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Yes, it is quite common.Get them some Bath & Body Works products including the contanizered room sprays!!
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Actually, some of the spray on shampoos work very well. Moreover, some home health aids are adept at giving sink shamooos even to someone like my mother who is wheelchair bound.
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Yogagirl, I think I'll try the kitchen sink with her bending over. Perfect, because she would rather bend forward then lean backward. Also, I have a hose attachment. Wish me luck. Otherwise, I'm taking her to the hairdresser. I like yoga too!
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niyah, mom's excuse was that she's afraid she'll get cold, too. We finally washed her hair in the kitchen sink. She is able to bend over the sink and they have a long hose sprayer attachment on the faucet. Next time, I'll take her to my hairdresser for a good wash and color. I just don't want to have to take her to the beauty parlor every time she needs to wash her hair.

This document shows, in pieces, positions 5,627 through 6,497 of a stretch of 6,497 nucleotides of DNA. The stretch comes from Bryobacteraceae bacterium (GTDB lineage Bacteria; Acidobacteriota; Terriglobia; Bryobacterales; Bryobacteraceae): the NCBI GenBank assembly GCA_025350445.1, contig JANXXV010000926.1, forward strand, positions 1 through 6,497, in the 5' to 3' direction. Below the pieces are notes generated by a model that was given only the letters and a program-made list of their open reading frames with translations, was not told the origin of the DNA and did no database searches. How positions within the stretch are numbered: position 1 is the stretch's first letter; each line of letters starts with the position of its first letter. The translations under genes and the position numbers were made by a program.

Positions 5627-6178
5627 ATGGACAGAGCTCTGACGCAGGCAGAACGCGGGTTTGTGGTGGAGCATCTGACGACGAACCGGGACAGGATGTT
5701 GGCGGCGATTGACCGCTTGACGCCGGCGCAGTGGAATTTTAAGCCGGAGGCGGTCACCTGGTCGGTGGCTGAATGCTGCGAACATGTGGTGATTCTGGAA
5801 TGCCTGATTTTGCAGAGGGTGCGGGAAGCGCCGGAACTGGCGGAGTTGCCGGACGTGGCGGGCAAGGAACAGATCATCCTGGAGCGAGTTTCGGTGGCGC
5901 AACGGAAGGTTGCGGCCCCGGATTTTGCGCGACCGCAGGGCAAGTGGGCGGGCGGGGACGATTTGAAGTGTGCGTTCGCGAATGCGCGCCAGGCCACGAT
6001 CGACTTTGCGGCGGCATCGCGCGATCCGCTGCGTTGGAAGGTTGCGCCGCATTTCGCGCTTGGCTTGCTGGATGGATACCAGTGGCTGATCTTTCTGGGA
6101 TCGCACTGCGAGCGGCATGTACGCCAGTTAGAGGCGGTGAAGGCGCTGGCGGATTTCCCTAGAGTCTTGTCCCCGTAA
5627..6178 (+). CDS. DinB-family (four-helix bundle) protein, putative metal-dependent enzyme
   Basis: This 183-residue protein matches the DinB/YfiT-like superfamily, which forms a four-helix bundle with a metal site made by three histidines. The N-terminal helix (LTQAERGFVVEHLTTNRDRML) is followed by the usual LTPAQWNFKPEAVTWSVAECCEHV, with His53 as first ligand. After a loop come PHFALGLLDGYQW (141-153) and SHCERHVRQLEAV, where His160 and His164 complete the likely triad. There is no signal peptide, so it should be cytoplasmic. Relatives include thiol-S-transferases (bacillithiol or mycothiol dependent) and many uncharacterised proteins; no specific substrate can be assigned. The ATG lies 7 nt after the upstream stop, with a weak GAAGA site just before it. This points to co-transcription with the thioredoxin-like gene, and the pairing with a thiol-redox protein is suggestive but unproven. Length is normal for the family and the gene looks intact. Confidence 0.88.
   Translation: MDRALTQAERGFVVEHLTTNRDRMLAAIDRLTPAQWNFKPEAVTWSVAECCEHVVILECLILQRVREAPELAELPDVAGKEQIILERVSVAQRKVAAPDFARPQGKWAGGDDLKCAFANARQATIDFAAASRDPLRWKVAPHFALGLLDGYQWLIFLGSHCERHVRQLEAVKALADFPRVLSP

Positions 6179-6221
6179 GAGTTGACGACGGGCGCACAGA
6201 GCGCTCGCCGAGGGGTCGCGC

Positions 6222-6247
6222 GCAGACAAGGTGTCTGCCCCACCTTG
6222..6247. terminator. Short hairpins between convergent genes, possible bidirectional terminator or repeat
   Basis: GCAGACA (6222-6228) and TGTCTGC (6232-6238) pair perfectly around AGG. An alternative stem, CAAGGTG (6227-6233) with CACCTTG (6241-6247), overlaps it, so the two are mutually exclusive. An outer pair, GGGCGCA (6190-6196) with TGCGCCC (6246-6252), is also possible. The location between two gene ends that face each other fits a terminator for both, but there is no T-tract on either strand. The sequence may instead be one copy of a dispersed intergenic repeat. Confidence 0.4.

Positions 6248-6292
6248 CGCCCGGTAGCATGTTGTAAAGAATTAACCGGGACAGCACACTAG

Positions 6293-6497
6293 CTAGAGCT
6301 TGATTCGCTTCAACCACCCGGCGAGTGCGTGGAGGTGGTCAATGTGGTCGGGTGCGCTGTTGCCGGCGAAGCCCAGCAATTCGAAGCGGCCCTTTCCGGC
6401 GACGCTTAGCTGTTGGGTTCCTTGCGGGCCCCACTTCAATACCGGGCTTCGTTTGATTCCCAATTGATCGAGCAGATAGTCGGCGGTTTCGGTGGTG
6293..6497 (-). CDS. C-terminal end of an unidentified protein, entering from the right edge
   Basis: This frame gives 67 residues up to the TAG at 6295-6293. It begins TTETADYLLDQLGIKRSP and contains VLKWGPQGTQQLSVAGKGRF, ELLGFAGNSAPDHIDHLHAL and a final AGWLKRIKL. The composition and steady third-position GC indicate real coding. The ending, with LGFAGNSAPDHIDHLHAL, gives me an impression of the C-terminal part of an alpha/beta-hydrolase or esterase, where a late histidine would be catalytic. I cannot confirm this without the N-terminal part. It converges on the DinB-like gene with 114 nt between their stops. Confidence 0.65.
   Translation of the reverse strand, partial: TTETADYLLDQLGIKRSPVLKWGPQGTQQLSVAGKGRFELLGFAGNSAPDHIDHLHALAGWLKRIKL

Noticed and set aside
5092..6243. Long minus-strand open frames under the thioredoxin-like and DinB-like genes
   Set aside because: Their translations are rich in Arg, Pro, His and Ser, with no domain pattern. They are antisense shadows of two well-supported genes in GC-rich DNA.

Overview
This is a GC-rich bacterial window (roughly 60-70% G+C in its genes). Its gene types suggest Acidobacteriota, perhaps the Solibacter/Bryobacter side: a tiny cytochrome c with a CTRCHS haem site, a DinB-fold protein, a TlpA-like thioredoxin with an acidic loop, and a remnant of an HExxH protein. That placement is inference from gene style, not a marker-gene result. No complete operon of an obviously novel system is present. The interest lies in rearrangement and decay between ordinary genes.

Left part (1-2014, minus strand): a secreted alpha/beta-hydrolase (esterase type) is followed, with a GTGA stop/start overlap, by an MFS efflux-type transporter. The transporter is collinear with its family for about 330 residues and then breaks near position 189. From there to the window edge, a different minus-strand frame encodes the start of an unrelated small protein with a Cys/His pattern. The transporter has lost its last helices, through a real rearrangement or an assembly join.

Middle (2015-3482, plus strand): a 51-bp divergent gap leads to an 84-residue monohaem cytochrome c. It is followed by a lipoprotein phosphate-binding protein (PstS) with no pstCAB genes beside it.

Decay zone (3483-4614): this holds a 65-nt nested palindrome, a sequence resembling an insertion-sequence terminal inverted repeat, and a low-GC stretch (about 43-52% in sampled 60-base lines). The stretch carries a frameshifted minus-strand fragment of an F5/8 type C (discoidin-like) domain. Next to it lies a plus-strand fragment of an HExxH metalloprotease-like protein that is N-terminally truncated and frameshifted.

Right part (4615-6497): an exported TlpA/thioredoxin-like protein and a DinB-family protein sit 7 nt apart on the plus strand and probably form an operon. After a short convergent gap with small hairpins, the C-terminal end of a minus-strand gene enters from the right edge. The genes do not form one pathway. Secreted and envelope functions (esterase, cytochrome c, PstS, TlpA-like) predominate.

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My mother will not shower and now, its been a month since she had a real shower. She says she is doing a sponge bath. She doesn't smell yet, so maybe she is doing it. I offered her a pedicure the other day and so was able to clean her from the knees down. Her hair is awful and greasy. I want to wash her hair, neck and face. She is afraid to get cold, so I am not going to try and put her in the shower. Has anyone used these shampoo trays that work with the sink? Do they work? I don't think the spray on / no rinse shampoos are any good. Bribery sounds great. Kudos to everyone and their efforts. Bribery won't work for my Mom. She is too proud.
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Mom has refused to let the CNA wash her hair for 3 weeks and lately she rarely bathes. She is shadowing me and very clingy so I pretended to prepare to bath myself and wash my own hair in her bathroom, using all her prized toiletries. At the last moment, I asked her if she wanted to go first and she agreed!!